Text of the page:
3. The lack of an institutional reference frame: that both sides could consult, that would determine the priorities of the national project, that would set decision-making mechanisms, that would represent the Palestinian people in the interior and in the Diaspora, and that would set the mechanisms for the peaceful transfer of power. Although the PLO is usually the entity that should play this role, Hamas, Islamic Jihad Movement in Palestine (PLO), and broad Palestinian segments… remain unrepresented in the organization, leadership of which has been monopolized by the Fatah movement since 47 years (February 1969). Therefore, the PLO no longer represents the true will of the Palestinian people. Currently, there is no single Palestinian entity that brings together all Palestinians, in which they can deliberate their situations, develop programs, and determine their priorities and plans.
The PLO institutions have been disrupted leaving it ineffective with the “encroachment” of the PA on its prerogatives. The Palestinian National Council (PNC) has not convened a real session since 1991, save for one in 1996 (despite flaws) during which most clauses of the national charter were abolished or suspended in line with the commitments of the Oslo Accords. In other words, this council has not functioned for 25 years, except to be “summoned” to endorse the wishes of the leadership, including by altering the original identity of the PLO and its raison d’etre.
Although the reconciliation agreement stipulated reforming the PLO to include all Palestinian factions, the conduct of the PLO leadership has usually obstructed the implementation of commitments related to reforming and rebuilding the organization’s institutions. The political conduct of Hamas, PIJ, and other factions, meanwhile, does not only seek partnership in leading the PLO, but also rebuild the priorities of the Palestinian national project on bases that reject conceding land and that protect the resistance option, which would mean reviewing the agreements signed by the PLO and abolishing or amending them. This would be anathema to Fatah’s leadership, which would seek to prevent such changes.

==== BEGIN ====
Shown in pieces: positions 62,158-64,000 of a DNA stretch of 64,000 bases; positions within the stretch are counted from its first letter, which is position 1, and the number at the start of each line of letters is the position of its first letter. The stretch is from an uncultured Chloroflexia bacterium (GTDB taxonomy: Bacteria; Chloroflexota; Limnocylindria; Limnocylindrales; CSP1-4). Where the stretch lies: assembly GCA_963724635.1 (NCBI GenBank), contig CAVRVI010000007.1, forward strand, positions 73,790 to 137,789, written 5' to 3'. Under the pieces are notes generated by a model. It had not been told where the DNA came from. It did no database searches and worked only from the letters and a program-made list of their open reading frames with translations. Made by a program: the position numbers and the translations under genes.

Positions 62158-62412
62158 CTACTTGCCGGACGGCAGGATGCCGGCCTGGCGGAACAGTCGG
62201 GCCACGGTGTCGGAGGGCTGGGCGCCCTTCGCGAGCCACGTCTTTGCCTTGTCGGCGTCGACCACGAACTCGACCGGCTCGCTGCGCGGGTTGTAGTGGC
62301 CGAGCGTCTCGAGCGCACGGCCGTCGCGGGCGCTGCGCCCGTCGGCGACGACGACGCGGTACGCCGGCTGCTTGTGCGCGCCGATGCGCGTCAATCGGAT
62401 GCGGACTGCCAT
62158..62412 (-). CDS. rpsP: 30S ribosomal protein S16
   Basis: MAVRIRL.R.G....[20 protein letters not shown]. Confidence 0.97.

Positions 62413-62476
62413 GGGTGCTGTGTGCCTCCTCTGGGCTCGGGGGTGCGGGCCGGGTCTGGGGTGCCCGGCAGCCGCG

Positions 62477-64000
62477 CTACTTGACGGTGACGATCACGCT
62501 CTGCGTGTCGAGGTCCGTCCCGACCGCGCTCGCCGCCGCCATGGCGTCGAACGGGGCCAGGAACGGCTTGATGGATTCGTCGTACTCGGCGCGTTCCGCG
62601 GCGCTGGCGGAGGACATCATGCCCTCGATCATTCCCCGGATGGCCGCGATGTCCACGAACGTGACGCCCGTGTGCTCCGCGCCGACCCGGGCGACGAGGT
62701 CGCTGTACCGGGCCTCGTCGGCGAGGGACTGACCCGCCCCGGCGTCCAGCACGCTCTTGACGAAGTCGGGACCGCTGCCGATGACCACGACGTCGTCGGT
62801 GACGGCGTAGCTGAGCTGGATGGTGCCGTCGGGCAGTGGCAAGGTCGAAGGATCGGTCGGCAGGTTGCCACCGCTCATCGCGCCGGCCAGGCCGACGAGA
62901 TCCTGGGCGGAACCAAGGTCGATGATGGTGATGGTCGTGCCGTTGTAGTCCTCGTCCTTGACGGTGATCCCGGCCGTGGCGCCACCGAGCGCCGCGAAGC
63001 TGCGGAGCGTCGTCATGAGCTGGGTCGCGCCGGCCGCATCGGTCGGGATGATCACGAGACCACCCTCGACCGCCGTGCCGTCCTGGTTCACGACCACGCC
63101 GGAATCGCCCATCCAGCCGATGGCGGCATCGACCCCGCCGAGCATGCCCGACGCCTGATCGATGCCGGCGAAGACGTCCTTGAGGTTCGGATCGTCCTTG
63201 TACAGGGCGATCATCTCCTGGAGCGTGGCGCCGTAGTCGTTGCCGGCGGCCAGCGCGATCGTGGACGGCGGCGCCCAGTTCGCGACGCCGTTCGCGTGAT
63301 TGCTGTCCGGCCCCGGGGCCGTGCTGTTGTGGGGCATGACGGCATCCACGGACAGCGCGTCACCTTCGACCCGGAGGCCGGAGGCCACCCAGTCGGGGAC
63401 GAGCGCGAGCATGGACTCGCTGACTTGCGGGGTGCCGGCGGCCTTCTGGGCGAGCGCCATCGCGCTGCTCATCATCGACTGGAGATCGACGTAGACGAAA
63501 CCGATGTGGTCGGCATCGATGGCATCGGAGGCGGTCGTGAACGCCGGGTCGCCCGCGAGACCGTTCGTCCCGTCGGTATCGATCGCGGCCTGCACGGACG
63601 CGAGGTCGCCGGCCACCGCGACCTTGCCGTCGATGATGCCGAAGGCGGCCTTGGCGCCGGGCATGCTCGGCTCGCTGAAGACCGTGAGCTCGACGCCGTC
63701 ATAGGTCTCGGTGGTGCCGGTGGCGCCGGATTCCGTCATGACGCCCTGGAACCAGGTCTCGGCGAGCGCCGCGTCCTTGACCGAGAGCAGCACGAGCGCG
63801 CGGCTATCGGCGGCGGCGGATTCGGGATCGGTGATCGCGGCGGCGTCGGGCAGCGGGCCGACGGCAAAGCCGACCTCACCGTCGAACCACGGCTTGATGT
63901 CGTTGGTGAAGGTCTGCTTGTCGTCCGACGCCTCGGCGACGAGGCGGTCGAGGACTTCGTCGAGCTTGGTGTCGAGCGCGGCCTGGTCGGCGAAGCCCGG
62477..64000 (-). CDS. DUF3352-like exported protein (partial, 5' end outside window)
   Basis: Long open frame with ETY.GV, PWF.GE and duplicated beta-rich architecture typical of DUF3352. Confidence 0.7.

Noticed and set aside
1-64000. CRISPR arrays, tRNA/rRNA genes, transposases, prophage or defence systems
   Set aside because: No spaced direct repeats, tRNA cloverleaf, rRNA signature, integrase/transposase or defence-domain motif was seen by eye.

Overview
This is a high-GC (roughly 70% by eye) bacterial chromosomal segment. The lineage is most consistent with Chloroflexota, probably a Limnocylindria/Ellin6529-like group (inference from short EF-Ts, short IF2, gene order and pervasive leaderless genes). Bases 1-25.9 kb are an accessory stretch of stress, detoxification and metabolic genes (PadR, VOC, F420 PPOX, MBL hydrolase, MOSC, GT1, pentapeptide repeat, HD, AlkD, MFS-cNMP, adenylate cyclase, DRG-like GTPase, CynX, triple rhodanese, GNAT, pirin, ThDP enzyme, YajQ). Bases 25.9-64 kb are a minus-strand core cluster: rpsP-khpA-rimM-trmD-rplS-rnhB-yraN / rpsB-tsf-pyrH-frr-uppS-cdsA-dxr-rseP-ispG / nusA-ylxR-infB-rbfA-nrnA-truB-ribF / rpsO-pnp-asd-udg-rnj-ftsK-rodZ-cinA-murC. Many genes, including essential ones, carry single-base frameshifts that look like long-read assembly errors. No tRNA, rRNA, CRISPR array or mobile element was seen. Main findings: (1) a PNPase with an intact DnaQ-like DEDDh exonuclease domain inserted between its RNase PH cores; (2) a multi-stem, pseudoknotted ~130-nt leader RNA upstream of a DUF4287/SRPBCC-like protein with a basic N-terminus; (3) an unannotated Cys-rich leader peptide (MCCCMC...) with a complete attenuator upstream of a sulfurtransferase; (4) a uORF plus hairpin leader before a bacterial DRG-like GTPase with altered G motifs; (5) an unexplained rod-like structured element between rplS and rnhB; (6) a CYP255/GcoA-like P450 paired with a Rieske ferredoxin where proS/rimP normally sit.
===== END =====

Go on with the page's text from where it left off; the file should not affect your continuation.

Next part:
4. Arab influence: The influence of Egypt, Syria, Jordan, and Saudi Arabia on Palestinian decision-makers is no secret. Egypt usually plays a key role in giving cover to the Palestinian leadership, and in the Palestinian internal arrangements. Egypt was previously behind the creation of the PLO and the appointment of Ahmad Shuqairi as its leader. It also had given cover to his removal and to Fatah’s ascendancy to the leadership of the organization, which it continues to dominate, in addition to the cover Egypt gave to the peace process taken by the PLO leadership. Furthermore, Egypt prior to the 25/1/2011 revolution (and after the 3/7/2013 coup d’etat) was largely responsible for the way Hamas was dealt with, and the attempts to isolate it, weaken it, and undermine it. On the other hand, Syria, prior to its current conflict (Started since March 2011), was an incubator for Hamas and resistance forces, which had a profound influence on the confrontation with the “Moderate Front.” The Arab countries, especially the ring countries surrounding Palestine, have borne a historic responsibility for deepening the crisis of the Palestinian national project, because of their restrictions on resistance activities, and the political and popular action of the Palestinian people. The Palestinians have been unable to organize themselves freely in these countries, while their elections were often disallowed or restricted.
5. Israeli influence: On the Israeli side, the entry of the PLO (and then the PA) into the “Era of Oslo” and the resulting arrangements on the ground since 1993, made Israel the “ever-present absent” party in the calculus of PLO and PA decision-makers. To be sure, the Oslo Accords meant that “resistance” leaders moved to live under Israeli occupation in the West Bank (WB) and Gaza Strip (GS), and forced the PLO to abandon armed resistance in return for an authority whose crossings, imports, exports, finances, and movement of its leaders and cadres are controlled by Israel. At will, Israel can destroy infrastructure, occupy PA areas, arrest whomever it wants, strangle the economy, continue its policy of Judaization, impose sanctions, and blackmail Palestinians at all levels, economic, political, and security. Israel can disrupt legislative elections, arrest resistance supporters including Hamas MPs and ministers, and disrupt PA’s work mechanisms. This has given the Israelis a wide opportunity to place immense pressure on the Palestinian leadership and people, making Israel’s reactions and conduct a key determinant of Palestinian reconciliation and internal negotiations.